- Superhero: Dwight Smith (.168). 2-4, HR, R, 2RBI
- Hero: Calvin Schiraldi (.146). 2⅔IP, 1H, 0BB, 0R, 2K
- Sidekick: Lloyd McClendon (.110). 2-4, HR, R, 2RBI
- Billy Goat: Shawon Dunston (-.041). 2-4, R, DP
- Goat: Paul Kilgus (-.033). 5⅓IP, 6H, 1BB, 4R, K (W 5-5)
- Kid: Doug Dascenzo (-.012). 1-5, R
Game 56, June 7: Mets 10 at Cubs 5 (32-24)
What goes up must come down. The Cubs offense had scored 34 runs in three games. While that was never going to continue, five behind Rick Sutcliffe would normally feel like a game you’d win. But it wasn’t meant to be. The Mets scored first, getting a run right off the bat when Howard Johnson doubled, moved to third on a grounder and scored on a Kevin McReynolds sac fly. In the second they added another when Mookie Wilson singled, stole second and moved all of the way to third on a throwing error. He then scored on a wild pitch, more or less completing a little league home run.
The Cubs got the offense in gear in the third inning though against Mets starter Dwight Gooden. Mitch Webster doubled to lead it off. Ryne Sandberg was then hit by a pitch. Damon Berryhill got the Cubs on the board with an RBI-single. Dwight Smith followed with an RBI-double. Lloyd McClendon and Vance Law each followed with RBI-singles of their own. Given all of the problems the Cubs had through the years against Gooden, this had to feel really good and with Sutcliffe on the mound they surely had visions of a four game winning streak.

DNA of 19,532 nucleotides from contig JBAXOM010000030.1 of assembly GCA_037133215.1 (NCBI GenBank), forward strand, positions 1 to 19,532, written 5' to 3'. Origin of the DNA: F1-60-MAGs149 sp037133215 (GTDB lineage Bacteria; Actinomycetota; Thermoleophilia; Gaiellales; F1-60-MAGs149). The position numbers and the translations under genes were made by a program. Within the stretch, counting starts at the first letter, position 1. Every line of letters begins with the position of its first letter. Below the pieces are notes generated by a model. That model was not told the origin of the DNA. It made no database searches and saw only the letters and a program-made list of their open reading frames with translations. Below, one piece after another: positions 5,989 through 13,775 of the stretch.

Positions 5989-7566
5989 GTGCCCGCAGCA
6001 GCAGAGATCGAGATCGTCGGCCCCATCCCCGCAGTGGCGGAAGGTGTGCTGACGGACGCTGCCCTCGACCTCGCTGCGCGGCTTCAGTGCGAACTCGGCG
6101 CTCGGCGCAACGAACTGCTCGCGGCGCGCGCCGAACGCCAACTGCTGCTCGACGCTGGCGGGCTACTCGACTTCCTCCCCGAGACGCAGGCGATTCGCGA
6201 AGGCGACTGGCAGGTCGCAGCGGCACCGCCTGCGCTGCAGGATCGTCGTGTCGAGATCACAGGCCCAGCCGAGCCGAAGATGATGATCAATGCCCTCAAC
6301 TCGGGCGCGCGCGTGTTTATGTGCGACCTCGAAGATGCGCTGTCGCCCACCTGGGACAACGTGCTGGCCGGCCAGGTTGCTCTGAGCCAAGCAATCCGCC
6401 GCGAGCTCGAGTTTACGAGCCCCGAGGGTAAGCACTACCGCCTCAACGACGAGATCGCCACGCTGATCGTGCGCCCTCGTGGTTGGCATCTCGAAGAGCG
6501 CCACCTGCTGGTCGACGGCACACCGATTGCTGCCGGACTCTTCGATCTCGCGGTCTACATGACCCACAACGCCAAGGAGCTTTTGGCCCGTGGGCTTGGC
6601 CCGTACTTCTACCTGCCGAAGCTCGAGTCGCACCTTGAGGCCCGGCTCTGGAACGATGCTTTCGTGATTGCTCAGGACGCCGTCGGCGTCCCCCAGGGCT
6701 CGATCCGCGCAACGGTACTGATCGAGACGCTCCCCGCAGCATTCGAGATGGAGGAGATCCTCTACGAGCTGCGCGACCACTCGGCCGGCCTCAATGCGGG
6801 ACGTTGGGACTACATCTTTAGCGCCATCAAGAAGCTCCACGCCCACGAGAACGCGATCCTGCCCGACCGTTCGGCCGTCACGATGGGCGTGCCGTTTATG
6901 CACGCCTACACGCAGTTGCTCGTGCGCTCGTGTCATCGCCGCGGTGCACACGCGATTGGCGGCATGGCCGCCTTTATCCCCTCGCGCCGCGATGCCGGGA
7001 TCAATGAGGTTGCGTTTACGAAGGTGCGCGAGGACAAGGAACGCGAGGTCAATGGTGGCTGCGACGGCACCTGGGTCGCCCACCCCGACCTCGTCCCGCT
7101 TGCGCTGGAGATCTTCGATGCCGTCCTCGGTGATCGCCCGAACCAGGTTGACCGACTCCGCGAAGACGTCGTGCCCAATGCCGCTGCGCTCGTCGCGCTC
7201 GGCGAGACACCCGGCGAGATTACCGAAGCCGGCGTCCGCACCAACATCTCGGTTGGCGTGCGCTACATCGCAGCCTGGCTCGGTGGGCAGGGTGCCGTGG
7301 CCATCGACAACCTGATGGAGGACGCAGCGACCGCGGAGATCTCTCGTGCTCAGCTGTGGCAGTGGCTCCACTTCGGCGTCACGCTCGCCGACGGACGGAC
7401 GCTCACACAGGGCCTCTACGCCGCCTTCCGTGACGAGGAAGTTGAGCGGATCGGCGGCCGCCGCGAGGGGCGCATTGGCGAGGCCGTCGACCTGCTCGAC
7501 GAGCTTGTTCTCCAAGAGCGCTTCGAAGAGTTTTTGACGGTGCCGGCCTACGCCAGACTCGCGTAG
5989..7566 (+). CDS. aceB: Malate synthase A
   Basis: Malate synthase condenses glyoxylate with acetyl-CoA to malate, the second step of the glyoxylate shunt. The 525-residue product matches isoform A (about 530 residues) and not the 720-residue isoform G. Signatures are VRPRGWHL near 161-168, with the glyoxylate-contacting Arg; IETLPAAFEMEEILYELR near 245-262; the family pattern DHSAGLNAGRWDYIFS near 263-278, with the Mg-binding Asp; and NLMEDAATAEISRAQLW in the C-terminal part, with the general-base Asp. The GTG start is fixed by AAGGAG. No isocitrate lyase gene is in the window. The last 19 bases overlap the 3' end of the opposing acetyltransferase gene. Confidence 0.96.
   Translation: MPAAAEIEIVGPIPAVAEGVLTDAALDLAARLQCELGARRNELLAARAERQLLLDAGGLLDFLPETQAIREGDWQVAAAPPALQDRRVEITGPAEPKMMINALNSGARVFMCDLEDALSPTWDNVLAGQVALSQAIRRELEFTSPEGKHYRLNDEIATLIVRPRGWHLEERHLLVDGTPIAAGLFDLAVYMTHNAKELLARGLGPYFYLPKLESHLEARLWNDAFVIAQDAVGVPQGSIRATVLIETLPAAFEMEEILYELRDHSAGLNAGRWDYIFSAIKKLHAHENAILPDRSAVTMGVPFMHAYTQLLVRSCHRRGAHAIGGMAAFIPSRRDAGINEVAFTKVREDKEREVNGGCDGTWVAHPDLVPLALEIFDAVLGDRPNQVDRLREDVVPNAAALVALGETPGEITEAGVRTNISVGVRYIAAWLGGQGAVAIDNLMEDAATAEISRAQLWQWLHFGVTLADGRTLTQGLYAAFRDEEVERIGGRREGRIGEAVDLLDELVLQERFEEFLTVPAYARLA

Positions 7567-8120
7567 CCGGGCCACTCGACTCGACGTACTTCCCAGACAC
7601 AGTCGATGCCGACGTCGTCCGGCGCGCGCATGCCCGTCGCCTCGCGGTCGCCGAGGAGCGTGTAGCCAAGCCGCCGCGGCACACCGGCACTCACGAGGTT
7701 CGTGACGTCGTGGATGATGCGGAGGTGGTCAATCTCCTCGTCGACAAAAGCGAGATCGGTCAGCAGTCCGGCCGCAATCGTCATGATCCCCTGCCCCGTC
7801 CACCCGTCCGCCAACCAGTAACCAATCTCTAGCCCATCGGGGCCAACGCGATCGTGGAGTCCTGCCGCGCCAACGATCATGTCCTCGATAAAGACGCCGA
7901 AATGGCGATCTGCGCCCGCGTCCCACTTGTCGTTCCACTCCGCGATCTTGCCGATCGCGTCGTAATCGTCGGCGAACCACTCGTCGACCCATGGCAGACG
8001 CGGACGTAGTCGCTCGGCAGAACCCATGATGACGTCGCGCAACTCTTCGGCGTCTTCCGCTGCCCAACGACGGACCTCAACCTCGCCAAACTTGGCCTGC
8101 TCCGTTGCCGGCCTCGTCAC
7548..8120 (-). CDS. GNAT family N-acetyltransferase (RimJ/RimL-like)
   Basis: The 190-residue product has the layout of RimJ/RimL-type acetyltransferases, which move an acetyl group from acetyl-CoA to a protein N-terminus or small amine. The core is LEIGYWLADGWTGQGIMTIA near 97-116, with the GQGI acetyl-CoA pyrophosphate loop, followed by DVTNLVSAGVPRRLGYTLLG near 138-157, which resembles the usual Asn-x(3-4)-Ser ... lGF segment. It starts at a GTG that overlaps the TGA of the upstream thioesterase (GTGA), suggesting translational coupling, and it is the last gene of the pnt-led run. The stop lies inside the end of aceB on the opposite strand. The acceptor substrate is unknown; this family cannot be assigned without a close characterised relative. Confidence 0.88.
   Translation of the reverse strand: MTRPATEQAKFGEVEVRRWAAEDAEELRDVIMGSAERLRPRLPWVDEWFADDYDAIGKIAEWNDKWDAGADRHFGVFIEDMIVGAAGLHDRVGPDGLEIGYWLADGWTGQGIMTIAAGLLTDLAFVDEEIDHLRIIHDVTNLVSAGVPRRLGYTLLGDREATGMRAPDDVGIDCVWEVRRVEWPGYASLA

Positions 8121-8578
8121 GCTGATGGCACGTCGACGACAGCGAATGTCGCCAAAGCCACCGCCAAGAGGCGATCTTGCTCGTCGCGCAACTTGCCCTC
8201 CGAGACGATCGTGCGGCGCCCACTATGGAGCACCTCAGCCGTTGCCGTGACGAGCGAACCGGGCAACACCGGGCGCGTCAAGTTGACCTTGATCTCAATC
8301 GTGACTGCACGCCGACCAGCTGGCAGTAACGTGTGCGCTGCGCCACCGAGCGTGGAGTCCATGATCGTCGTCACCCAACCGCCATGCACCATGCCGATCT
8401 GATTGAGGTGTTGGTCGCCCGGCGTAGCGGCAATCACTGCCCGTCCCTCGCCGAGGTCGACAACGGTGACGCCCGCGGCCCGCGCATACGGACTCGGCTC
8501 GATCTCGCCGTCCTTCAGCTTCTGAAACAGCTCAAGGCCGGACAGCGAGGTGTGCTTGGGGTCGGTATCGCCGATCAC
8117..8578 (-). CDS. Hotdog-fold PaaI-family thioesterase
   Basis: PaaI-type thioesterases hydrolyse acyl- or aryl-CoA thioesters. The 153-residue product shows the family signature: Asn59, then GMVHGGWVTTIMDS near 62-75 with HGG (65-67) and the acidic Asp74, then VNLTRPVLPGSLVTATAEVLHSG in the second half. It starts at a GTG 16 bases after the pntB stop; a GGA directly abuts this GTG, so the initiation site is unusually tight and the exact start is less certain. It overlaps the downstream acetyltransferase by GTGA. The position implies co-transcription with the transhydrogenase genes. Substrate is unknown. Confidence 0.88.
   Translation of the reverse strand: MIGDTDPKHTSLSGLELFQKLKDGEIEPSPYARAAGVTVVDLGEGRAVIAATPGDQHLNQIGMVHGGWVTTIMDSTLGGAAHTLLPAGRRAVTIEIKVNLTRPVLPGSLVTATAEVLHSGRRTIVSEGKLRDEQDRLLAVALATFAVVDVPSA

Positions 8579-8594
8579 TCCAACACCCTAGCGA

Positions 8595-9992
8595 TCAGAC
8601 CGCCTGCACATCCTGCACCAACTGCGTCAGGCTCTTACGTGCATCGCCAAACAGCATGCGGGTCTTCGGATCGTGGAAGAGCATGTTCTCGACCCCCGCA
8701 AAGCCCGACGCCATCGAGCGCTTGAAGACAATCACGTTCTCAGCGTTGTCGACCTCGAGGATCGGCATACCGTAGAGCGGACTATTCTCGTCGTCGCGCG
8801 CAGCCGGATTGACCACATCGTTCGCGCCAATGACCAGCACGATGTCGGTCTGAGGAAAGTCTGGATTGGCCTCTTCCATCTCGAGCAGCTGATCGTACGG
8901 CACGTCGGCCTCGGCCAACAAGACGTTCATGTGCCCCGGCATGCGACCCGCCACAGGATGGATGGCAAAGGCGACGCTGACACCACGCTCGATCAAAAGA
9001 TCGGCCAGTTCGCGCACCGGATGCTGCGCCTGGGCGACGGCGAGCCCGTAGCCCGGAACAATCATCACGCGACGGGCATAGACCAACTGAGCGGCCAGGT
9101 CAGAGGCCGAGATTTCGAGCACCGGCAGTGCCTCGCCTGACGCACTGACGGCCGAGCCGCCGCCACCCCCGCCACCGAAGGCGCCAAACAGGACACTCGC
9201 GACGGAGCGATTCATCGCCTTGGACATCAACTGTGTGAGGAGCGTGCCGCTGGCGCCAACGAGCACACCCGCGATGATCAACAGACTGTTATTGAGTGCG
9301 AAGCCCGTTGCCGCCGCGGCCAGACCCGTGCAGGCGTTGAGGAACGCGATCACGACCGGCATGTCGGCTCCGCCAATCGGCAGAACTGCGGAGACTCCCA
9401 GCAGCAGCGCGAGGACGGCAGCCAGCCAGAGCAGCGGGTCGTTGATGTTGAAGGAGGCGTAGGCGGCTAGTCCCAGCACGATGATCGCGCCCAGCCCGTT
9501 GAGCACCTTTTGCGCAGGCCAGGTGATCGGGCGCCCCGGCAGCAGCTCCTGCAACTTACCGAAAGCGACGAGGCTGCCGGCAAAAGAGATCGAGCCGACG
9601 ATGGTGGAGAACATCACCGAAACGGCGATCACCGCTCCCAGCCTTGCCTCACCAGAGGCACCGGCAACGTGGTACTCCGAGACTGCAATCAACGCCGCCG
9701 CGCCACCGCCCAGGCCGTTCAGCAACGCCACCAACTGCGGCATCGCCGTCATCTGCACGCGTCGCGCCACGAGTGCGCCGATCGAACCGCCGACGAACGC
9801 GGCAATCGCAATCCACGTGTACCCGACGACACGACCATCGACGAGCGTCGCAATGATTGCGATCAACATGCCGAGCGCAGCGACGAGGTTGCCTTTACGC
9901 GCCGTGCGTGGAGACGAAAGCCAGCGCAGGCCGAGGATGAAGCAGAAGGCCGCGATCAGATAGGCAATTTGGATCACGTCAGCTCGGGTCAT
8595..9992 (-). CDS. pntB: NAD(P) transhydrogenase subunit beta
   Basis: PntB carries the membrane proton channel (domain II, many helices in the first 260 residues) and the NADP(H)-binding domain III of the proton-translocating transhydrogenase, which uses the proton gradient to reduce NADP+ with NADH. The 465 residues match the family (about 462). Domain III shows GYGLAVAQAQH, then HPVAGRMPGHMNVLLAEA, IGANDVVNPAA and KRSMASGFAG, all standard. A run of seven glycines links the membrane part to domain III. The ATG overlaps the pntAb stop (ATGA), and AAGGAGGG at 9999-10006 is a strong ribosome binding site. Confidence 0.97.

The Mets had other plans. With two outs in the fourth, Gregg Jeffries and Jeff McKnight singled to put two on. Barry Lyons followed with an RBI single and then Rick Sutcliffe balked in a run to tie the game at four. Then in the fifth, Johnson drew a lead off walk. Dave Magadan added a double and McReynolds launched a three-run homer.
That was it for Sutcliffe, but not for the Mets in the fifth. Two outs later Jeffris singled and McKnight walked. Lyons had a two run double and the lead was 9-4. Lloyd McClendon led off the fifth with a homer for the Cubs to cut the lead by one. But that was it for the offense. Johnson got the run back in the bottom of the inning with a lead-off homer and that was all of the scoring.
- Superhero: Lloyd McClendon (.117). 3-4, HR, R, 2RBI
- Hero: Dwight Smith (.095). 2-4, 2B, R, RBI, 2K
- Sidekick: Mitch Webster (.089). 1-5, R
- Billy Goat: Rick Sutcliffe (-.591). 4IP, 7H, 3BB, 7R (6ER), 2K (L 7-4)
*3rd worst WPA game score of the 1989 Cubs season